EM FX gained a little traction on Friday, but capped a week of steady losses. As the US election and FOMC meeting next month get closer, we believe markets and risk appetite will remain volatile. So far, September data from the US does not suggest any urgency to hike in November, and so we continue to believe that December is most likely for another hike.
Looking at individual countries, South Africa political risk remains high as the feud between Gordhan and Zuma plays out. The Turkish central bank meets, and any jawboning by the government could weigh on the lira. On the other hand, Brazil is likely to continue outperforming, as COPOM is likely to follow up recent fiscal consolidation efforts with the first rate cut of this cycle.
Brazil reports August retail sales Tuesday. COPOM then meets Wednesday and is expected to cut rates 25 bp to 14.0%. Mid-October IPCA inflation will be reported Friday, which is expected to rise 8.3% y/y vs. 8.78% in mid-September. Last week’s cut in fuel prices won’t show up yet, but does suggest falling price pressures ahead. Along with progress on the government spending cap bill, we think developments support a potential 50 bp cut this week.
Colombia reports August retail sales and IP Tuesday. The former is expected at –0.5% y/y and the latter at +3.0% y/y. The economy has softened from both fiscal and monetary tightening, but the recent bounce in oil prices (if sustained) will help boost growth. Inflation peaked and has fallen to 7.3% y/y in September. This is the lowest since December, but remains above the 2-4% target range. We think easing is unlikely until we are well into 2017.
Chile central bank meets Tuesday and is expected to keep rates steady at 3.5%. The bank has been on hold since its last 25 bp hike back in December. Inflation was 3.1% y/y in September, the lowest since January 2014 and within the 2-4% target range for two straight months. The easing cycle is unlikely to start until we are well into 2017, however.
China reports September retail sales and IP Wednesday. The former is expected to rise 10.7% y/y and the latter to rise 6.4% y/y. Q3 GDP will also be reported Wednesday, with growth expected to remain steady at 6.7% y/y. China is also expected to report money and new loan (CNY1 trln expected) data this week, but no date has been set yet. Data has been firm even as price pressures pick up, and so we see no further easing by the PBOC.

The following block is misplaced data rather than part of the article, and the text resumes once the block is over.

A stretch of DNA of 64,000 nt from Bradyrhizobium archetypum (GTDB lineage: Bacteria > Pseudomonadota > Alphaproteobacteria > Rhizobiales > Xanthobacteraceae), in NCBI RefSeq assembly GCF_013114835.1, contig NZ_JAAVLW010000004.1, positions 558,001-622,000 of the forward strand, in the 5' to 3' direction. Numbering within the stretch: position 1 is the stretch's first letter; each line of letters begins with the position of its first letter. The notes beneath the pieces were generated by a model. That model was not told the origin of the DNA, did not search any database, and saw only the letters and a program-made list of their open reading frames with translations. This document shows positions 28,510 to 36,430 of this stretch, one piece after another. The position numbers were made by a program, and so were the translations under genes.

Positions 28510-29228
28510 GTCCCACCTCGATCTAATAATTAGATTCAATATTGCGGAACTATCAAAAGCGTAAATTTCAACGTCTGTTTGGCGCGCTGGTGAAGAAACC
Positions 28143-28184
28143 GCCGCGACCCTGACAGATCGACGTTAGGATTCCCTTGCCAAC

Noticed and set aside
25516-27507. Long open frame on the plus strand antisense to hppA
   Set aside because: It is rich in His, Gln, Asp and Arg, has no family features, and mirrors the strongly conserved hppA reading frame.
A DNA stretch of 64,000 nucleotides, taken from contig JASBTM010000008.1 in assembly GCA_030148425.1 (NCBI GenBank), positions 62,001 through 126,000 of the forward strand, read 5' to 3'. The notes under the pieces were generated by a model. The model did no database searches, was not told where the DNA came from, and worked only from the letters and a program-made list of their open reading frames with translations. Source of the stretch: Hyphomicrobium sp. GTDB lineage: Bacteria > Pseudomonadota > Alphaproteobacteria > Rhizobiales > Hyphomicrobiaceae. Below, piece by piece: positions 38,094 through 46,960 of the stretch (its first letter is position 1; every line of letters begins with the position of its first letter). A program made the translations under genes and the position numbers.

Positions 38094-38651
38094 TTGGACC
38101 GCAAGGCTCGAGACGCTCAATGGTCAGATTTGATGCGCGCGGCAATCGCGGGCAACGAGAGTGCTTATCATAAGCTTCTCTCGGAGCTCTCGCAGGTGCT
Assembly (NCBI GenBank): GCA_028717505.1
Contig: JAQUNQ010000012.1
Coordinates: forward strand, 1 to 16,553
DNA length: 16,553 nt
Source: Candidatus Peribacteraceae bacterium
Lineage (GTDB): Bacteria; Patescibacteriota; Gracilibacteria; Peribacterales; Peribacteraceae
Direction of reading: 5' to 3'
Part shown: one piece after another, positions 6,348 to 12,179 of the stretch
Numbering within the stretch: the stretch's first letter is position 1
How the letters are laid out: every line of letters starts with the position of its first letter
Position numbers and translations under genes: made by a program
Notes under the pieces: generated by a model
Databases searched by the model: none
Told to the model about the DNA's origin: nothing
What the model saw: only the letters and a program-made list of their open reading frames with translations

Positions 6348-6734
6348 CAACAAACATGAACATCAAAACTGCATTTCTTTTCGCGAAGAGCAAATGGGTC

Malaysia reports September CPI Wednesday, which is expected to rise 1.8% y/y vs. 1.5% in August. While the central bank has no explicit inflation target, price pressures remain low enough to justify more easing if needed. The bank has not moved since the first (and last) rate cut back in July. Next policy meeting is November 23. If the economy remains weak, we think another 25 bp cut then is possible.
South Africa reports September CPI Wednesday, which is expected to rise 6.3% y/y vs. 5.9% in August. It also reports August retail sales Wednesday, which are expected to rise 0.5% y/y vs. 0.8% in July. The economy remains weak, but the expected pickup in inflation is likely to keep the central bank on hold for now. Next policy meeting is November 24, and rates are likely to be kept steady at 7.0%. Much depends on how the rand is trading then.
Poland reports September industrial (3.6% expected) and construction output (-18.5% expected), PPI (0.2% expected), and real retail sales (7.8% expected) Wednesday. The central bank releases its minutes Thursday, and will be studied for policy clues. At that meeting, Governor Glapinski pushed out the likely start of the tightening cycle into 2018. Next meeting is November 9, no move is expected then.
Taiwan reports September export orders Thursday, which are expected to rise 5.0% y/y vs. 8.3% in August. The recent pickup in the mainland economy is welcome, thought the weak September trade data from China warrants some caution. The central bank left rates steady at 1.375% last month, but we think it is prepared to cut again in December if the economy remains weak.
Central Bank of Turkey meets Thursday and is expected to cut the overnight rate 25 bp to 8.0%. However, the benchmark rate is expected to remain steady at 7.5%. CPI rose 7.3% y/y/. While this was the lowest since May, it is still above the 3-7% target range. The weak lira poses some upside risks ahead, but further disinflation is likely needed before the bank cuts the benchmark rate.
Win Thin is the Global Head of Emerging Markets Strategy at Brown Brothers Harriman & Co.